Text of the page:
Norwegian People's Aid has worked in Sudan since 1986 and is one of the largest international organizations in Southern Sudan. NPA has worked closely with organizations and movements in the area both during the Civil War and after the peace agreement.
In 2005 the liberation movement in South Sudan, SPLM, and the government in Khartoum signed a peace treaty. In addition to ending the war this would ensure democratization of Sudan. The people of the south were guaranteed a referendum where they could choose whether they would still be part of a united Sudan or secede. In January 2011, the people used this right to vote in the referendum and in July the same year South Sudan was decleared an independent nation.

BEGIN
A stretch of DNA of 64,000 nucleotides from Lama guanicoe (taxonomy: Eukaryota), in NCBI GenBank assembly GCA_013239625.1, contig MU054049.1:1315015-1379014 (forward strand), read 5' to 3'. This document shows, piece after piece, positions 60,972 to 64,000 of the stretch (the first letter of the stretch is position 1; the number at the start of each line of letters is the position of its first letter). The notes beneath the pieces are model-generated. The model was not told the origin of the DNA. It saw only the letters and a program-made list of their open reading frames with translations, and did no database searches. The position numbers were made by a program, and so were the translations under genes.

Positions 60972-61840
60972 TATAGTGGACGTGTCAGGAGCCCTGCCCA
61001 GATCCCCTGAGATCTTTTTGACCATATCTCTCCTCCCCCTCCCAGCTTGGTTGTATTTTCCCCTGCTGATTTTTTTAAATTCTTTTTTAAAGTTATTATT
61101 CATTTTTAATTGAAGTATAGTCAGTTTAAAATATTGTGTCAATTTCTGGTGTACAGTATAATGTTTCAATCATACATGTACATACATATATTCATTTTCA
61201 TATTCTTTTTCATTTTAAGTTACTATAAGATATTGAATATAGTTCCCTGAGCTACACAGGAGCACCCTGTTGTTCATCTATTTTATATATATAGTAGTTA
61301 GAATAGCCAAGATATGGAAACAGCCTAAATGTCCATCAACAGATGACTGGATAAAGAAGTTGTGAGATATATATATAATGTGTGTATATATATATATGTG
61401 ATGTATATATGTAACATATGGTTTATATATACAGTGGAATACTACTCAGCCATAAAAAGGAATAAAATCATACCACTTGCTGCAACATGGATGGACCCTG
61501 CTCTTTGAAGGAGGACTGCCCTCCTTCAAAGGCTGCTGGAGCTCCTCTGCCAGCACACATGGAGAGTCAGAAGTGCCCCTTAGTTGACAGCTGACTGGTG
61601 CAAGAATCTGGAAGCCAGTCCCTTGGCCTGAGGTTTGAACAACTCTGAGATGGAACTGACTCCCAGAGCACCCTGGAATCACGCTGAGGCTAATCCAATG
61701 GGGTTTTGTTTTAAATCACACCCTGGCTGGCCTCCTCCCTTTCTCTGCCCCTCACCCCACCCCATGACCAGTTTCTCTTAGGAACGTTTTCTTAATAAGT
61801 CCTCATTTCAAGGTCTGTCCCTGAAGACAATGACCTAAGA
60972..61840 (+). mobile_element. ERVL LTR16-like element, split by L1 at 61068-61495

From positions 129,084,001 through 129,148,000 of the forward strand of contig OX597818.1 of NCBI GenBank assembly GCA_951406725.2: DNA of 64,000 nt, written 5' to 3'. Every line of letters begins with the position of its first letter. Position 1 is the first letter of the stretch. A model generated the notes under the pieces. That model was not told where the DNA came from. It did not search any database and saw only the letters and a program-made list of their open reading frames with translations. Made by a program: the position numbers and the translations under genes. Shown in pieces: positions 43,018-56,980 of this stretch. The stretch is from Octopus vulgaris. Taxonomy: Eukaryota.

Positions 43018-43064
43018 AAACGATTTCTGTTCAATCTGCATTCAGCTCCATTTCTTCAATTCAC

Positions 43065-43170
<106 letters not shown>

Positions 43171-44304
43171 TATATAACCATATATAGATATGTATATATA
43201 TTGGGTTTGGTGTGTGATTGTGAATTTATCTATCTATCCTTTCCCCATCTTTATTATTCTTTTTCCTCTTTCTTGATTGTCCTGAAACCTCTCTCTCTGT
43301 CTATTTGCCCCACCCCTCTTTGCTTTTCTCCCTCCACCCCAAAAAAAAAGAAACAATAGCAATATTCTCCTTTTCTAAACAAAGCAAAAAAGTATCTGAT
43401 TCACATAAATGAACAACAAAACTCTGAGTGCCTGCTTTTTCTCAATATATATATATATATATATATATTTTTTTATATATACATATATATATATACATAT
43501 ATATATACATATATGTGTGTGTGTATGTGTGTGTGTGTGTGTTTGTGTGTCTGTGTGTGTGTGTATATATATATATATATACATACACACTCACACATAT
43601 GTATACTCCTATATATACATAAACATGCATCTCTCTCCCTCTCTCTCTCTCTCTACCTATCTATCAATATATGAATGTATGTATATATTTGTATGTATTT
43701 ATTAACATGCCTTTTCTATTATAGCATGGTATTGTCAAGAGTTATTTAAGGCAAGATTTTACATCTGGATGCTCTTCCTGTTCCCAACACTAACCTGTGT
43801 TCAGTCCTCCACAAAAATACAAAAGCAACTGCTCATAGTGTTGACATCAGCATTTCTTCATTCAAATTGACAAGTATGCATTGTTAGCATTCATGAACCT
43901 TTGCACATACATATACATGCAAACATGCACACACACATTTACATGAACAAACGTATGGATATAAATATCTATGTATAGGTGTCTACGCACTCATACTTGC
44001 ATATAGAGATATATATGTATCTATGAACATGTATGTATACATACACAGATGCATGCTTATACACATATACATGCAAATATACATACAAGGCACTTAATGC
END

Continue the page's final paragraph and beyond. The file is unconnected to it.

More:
NPA has been the international organization most consistently working in South Sudan.
Massive population movements have compounded issues prevalent in this region such as food insecurity and conflict. Compounding all of these issues, are the landmines , cluster munitions and explosive remnants of war ( ERW ) that have scattered the landscape and disrupted primary access routes following the longest civil war in Africa.
South Sudan became the world's youngest state on July 9th 2011 after more than 40 years of civil war against the regime in Khartoum.
The civil war displaced 4 million people and killed around 2 million people.
Internal conflicts between soldiers loyal to President Salva Kiir and those supporting former vice president Riek Machar broke out in mid-December 2013. The conflict quickly spread to other parts of the country and displaced hundreds of thousands civilians once again.